Pioneer French Seaman
Jacques Luois Beaube (Beaubet), who first appears in the Norman E. Gillis list of “Early Inhabitants of the Natchez District in 1810,” was born in Cherbourg, France on Oct. 31, 1749. He was the first son of Gilleaume (William) Beaubet (s/o Jacques Beaubet and Jeanne Henry) and Marie Francoise Commenchail (d/o Jacques Commenchail and Kuenira Sarjois) of Cherbourg. He came to America sometime between 1778 and 1783 as a French seaman employed to fight for the colonists during the American Revolution. He had married Marie Anne Coquet on September 4, 1773 in Cherbourg, but there is no record that she ever came to America. From his French military records, it appears that he made several voyages to America before finally settling on the bank of Cole’s Creek near the Adams-Jefferson County line in what is now Adams Co. The exact location is not known. Why he chose to settle in Jefferson Co., MS will forever remain a mystery. It is most likely that he received a land grant as payment for military service for on Sept. 1, 1829, his legal heirs were given a deed to…”Fraction Seven of Township Eight of Range two east containing Seventy Seven Acres and Seventy eight hundredths of an acre of land directed to be sold at Washington, Mississippi…” Perhaps a venturous spirit caused him to migrate to the newly opened Mississippi Territory near the turn of the century to explore the unknown. Is it possible that the area in which he settled reminded him of his French homeland where had had been a fisherman by trade before he enlisted in the French Navy in 1776? Sometime around 1810, he took as a second wife, Susan Butcher who has been identified by Henry W. Beaube, a grandson, to be a Choctaw Indian. It has been impossible to document her nationality because Indian records were not kept at the time she was living. She appears as head of household in the Jefferson County census records from 1830 to 1850. It is strongly believed that she was either an Indian or of a mixed race, for at her death between 1854 and 1860 she was buried alone in a purchased grave site near the Jefferson-Franklin County line. She most likely was denied burial in a white cemetery due to her nationality. Her daughter, Sarah Elizabeth “Sallie” Beaube Coffey and other descendants are buried at New Hope Baptist Church Cemetery in Franklin County. Louis Beaube left Jefferson Co. before Feb 23, 1829, for on this date “Susan Baube maketh oath that Louis Baube absented himself from said County about three years ago, that he previous to leaving declared his intention of returning in six months that she has not seen him since that hence she believes said Baube to be dead.” Oral tradition has it that he returned to France. In 1826 he would have been 77 years of age; therefore, this ggg-grandson concludes that he died somewhere along the way unknown to anyone. At least five children were born to this union of Jacques Louis Beaube and Susan Butcher: The daughters–Luminda Beaube Cook (Seymour), Sarah Elizabeth “Sallie” Beaube Coffey, and Susan Ann Morley; two sons–Michel Beaube who moved to Tensas Parish, LA where the name became Bobee, and James Beaube. Many descendants of Sarah Elizabeth “Sallie” and James have been identified and can be found in the family history, From these lines : Lees and related families of Southwest Mississippi, 1700-1995.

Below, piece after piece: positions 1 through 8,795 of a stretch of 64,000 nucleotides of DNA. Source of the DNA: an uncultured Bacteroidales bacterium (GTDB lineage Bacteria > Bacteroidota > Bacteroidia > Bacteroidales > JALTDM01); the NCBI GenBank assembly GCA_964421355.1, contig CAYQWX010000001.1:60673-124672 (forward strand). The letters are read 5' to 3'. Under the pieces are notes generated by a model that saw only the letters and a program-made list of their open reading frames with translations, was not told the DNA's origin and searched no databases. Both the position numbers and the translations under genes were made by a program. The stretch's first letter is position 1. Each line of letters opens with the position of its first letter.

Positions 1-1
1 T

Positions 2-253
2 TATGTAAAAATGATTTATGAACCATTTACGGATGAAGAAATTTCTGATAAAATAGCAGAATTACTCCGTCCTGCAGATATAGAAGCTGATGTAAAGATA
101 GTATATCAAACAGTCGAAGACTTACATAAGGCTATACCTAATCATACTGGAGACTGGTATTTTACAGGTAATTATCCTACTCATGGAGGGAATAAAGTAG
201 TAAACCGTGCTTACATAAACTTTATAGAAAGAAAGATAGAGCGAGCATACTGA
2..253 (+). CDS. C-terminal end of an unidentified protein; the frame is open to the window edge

Information submitted by Billy G. Lee.